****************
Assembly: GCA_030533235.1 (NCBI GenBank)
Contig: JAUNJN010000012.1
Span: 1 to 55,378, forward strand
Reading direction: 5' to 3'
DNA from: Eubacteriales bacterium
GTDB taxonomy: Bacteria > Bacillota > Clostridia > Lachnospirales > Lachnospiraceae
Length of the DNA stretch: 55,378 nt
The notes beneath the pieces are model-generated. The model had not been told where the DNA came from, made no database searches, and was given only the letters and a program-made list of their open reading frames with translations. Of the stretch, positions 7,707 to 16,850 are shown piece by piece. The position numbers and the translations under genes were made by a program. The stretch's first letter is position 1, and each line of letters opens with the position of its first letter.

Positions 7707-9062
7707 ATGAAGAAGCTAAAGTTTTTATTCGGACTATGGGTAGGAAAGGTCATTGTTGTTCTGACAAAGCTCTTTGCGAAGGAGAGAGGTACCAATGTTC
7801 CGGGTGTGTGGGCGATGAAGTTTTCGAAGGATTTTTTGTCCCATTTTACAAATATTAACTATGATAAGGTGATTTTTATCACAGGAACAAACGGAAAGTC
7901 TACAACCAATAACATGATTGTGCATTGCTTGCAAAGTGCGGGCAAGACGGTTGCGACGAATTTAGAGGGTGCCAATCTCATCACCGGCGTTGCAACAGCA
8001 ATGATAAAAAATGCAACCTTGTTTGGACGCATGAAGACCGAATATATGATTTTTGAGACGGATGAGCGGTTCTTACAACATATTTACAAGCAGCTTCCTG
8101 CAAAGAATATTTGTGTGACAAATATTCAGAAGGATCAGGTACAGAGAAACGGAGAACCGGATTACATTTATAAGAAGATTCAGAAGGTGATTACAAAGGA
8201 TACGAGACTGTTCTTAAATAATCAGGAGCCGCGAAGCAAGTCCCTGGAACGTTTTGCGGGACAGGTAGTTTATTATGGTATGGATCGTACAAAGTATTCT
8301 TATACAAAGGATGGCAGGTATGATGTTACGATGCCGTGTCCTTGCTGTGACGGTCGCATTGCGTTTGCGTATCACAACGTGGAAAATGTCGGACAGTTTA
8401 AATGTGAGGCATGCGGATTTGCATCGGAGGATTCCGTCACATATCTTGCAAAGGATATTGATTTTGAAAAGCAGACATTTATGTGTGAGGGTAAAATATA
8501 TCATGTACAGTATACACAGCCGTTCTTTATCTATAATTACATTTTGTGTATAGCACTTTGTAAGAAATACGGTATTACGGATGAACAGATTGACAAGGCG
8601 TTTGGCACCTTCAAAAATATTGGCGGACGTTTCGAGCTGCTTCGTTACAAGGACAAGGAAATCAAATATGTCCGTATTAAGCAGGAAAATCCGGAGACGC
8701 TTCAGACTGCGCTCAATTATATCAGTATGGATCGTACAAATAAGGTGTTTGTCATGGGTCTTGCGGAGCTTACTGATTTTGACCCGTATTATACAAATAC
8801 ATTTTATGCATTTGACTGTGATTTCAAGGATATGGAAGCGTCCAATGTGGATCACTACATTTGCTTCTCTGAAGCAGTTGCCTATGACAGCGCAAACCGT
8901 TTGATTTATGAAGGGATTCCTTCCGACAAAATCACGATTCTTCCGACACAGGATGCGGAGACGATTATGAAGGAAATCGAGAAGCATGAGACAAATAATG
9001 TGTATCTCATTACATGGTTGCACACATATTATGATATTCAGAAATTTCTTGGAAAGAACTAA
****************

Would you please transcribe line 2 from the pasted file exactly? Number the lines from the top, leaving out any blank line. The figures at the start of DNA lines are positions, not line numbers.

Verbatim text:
Contig: JAUNJN010000012.1